18      In December 2018, MBIE advised that the original application had been unsuccessful, for the total funding applied for, however has approved a one off allocation of $100,000 with a requirement of co-funding by Council of $10,000 to progress the original project scope.

19      The amount of funding being offered required Council to review the scope of work and resourcing required.

20      The Stewart Island/Rakiura Community Board recommended to the Community and Policy Committee at the community board meeting on 11 February 2019 to accept the $100,000 and progress a future focused strategic development and planning exercise by building on the work already done by Sandra James.

21      The Community and Policy Committee agreed at their meeting on 13 February 2019 to recommend to Council to accept the $100,000 and to work with MBIE on a revised scope for the project.

22      At the 6 March 2019 Council meeting, Council accepted the recommendation of the Stewart Island/Rakiura Community Board and the Community and Policy Committee to accept the $100,000 provided that a revised scope be submitted and accepted by MBIE.

23      MBIE accepted the revised scope and in June 2019 a development phase funding agreement was signed for $100,000, with co-funding from Southland District Council of $10,000.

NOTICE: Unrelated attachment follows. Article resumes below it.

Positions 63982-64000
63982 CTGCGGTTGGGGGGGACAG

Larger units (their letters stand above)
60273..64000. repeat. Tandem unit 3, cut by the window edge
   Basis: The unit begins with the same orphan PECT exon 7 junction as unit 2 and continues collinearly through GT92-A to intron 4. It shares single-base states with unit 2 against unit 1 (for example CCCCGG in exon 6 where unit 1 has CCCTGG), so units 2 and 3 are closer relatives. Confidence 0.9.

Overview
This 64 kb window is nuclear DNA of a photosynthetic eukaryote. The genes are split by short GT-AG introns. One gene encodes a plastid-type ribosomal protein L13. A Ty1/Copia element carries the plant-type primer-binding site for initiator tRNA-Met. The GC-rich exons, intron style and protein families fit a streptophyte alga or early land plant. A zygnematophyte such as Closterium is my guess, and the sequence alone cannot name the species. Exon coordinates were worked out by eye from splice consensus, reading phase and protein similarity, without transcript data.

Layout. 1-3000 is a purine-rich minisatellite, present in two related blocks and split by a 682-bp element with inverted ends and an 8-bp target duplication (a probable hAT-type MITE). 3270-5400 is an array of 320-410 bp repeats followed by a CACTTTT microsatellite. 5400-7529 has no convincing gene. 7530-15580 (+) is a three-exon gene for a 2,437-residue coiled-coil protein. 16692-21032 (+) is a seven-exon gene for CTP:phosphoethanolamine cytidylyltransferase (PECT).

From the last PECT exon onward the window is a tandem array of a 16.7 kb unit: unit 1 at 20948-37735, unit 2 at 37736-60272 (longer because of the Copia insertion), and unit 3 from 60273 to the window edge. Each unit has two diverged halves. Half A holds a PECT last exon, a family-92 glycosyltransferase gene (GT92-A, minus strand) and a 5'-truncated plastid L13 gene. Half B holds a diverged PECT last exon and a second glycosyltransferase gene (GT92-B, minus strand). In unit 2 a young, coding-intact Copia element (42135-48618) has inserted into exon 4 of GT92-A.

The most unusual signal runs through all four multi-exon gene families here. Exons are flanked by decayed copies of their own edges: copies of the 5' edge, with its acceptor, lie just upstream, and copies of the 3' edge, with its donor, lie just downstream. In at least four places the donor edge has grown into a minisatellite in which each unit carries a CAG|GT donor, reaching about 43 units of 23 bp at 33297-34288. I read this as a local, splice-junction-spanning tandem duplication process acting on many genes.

24      During July 2019, terms of reference and a process for engaging a consultant was agreed with MBIE. 

25      On 18 July 2019, Minister Shane Jones officially announced the funding for the project.

26      Southland District Council have engaged Sandra James (Connecting People Ltd) to deliver the outcomes as agreed with MBIE.

27      A community meeting was held on the island on 11 September 2019 to launch the project. The meeting involved stakeholders (DOC, Great South, SDC, Stewart Island Promotions, Commerce South, Environment Southland and Predator Free Rakiura) giving an update on what  they are doing on the island and what is planned in the future.

28      The meeting was attended by over 70 residents and they had an opportunity to ask questions. It was noted that the community were supportive and positive about the project.

29      The Future Leaders Development Program, facilitated by Commerce South, received twenty five applications for the sixteen available places.

30      The program is designed to build leadership capability on the island. Commerce South partnered with the Future Opportunities Stewart Island/Rakiura project and customised the highly acclaimed leadership academy content.

31      Financial support was received from Community Trust South, Southland District Council and MBIE. This enabled the academy to be offered free of charge to the 16 participants on the island.

32      The Future Leaders Program has completed six of the seven sessions and very positive feedback has been received.